BBC Radio 3: Sunday Play
Broadcast: Sunday 10th May 1998 @ 7:30 p.m.
When Ellie Dunn joins a house-party at the home of the eccentric Captain Shotover, she causes a stir with her decision to marry for
money rather than love, and the Captain's forthright daughter Hesione protests vigorously against the pragmatic young woman's
choice. Opinion on the matter quickly divides and a lively argument about money and morality, idealism and realism ensues as
Hesione's rakish husband, snobbish sister and Ellie's fiance—a wealthy industrialist—enter the debate.
Written between 1916 and 1917 as war raged across Europe, "Heartbreak House" is a telling indictment of the generation responsible
for the First World War. With its bold combination of high farce and bitter tragedy, Shaw's play remains an uncannily prophetic depiction
of a society on the threshold of an abrupt awakening.
Because of his controversial political views and discouraged by an unfriendly press, George Bernard Shaw had postponed the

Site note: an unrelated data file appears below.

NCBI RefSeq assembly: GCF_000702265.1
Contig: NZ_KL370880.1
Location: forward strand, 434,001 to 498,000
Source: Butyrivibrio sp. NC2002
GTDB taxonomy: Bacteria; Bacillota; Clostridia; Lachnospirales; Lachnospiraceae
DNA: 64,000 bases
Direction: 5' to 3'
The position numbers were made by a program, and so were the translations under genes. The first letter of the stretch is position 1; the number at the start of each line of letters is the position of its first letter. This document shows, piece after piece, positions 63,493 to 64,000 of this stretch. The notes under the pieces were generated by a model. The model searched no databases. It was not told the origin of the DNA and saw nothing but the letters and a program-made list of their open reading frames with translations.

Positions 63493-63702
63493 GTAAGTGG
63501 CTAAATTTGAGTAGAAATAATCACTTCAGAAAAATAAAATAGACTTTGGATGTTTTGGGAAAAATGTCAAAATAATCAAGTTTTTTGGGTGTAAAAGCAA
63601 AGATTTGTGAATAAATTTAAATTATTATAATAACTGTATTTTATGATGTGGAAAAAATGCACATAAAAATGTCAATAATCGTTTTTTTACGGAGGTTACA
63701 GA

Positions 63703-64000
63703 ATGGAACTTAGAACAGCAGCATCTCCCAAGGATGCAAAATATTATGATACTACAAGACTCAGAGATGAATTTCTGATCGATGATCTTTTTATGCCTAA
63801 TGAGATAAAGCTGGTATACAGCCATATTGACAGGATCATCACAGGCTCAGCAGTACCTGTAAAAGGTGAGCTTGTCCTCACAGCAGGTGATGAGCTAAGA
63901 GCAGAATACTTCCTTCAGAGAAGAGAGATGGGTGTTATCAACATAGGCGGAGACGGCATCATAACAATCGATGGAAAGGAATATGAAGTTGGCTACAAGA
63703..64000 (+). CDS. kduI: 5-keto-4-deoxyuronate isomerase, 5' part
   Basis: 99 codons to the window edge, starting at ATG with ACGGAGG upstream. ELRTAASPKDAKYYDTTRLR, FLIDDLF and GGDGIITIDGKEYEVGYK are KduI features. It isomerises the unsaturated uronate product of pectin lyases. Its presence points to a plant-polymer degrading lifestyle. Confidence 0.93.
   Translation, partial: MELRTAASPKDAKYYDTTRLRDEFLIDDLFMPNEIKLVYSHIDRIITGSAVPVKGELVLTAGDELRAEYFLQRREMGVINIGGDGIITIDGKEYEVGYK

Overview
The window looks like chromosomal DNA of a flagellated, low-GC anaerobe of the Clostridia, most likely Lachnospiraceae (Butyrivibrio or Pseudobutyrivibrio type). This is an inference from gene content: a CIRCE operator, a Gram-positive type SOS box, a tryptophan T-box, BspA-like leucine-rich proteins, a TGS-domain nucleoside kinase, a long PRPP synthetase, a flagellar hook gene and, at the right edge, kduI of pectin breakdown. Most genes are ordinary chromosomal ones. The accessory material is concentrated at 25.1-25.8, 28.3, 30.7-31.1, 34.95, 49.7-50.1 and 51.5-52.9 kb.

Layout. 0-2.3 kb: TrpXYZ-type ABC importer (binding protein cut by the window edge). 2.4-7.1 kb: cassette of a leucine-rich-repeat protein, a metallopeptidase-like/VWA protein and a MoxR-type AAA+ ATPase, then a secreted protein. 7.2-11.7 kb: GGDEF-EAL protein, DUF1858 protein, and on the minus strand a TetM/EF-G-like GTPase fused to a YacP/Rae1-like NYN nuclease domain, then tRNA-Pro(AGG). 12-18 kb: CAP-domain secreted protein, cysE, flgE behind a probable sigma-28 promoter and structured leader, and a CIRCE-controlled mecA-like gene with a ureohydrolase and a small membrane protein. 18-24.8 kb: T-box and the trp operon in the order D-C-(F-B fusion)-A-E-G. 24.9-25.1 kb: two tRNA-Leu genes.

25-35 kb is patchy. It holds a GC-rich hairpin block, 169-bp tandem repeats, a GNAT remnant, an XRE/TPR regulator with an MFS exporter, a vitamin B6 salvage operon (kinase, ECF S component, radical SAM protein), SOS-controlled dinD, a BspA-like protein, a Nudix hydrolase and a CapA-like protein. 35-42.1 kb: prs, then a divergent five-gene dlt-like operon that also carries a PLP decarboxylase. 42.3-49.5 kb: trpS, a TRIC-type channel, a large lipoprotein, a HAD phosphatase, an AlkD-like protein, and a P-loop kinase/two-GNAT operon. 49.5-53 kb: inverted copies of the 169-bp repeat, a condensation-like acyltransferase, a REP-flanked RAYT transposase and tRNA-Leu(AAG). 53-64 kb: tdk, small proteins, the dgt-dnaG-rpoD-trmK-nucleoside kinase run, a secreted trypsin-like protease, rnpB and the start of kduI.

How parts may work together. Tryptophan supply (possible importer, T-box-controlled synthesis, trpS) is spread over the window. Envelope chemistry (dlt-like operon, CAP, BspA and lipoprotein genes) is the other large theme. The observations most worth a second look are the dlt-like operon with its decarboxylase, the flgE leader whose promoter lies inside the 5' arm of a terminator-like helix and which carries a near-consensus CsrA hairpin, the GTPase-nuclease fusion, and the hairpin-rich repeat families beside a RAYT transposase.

production of this, his most lauded anti-war play, until 1920. Shaw's journalistic outcry against World War I not only temporarily derailed
his public stature and playwrighting career but almost led to his being tried for treason. "Heartbreak House", his only play during the
WWI period, was not surprisingly also his bitterest.
With John Wood [Captain Shotover], Eleanor Bron [Hesione Hushabye], Cheryl Campbell [Lady Ariadne Utterword], Duncan Bell
[Hector Hushabye], David Troughton [Boss Mangan], Christopher Good [Mazzini Dunn], Abigail Docherty [Ellie Dunn], Liz Smith [Nurse
Guinness], Richard McCabe [Randall], and Norman Rossington [The Burglar].
The flute player was Roland Sutherland
Directed by Janet Whitaker
Re-broadcast on Sunday 21st January 2001 @ 7:30 p.m.
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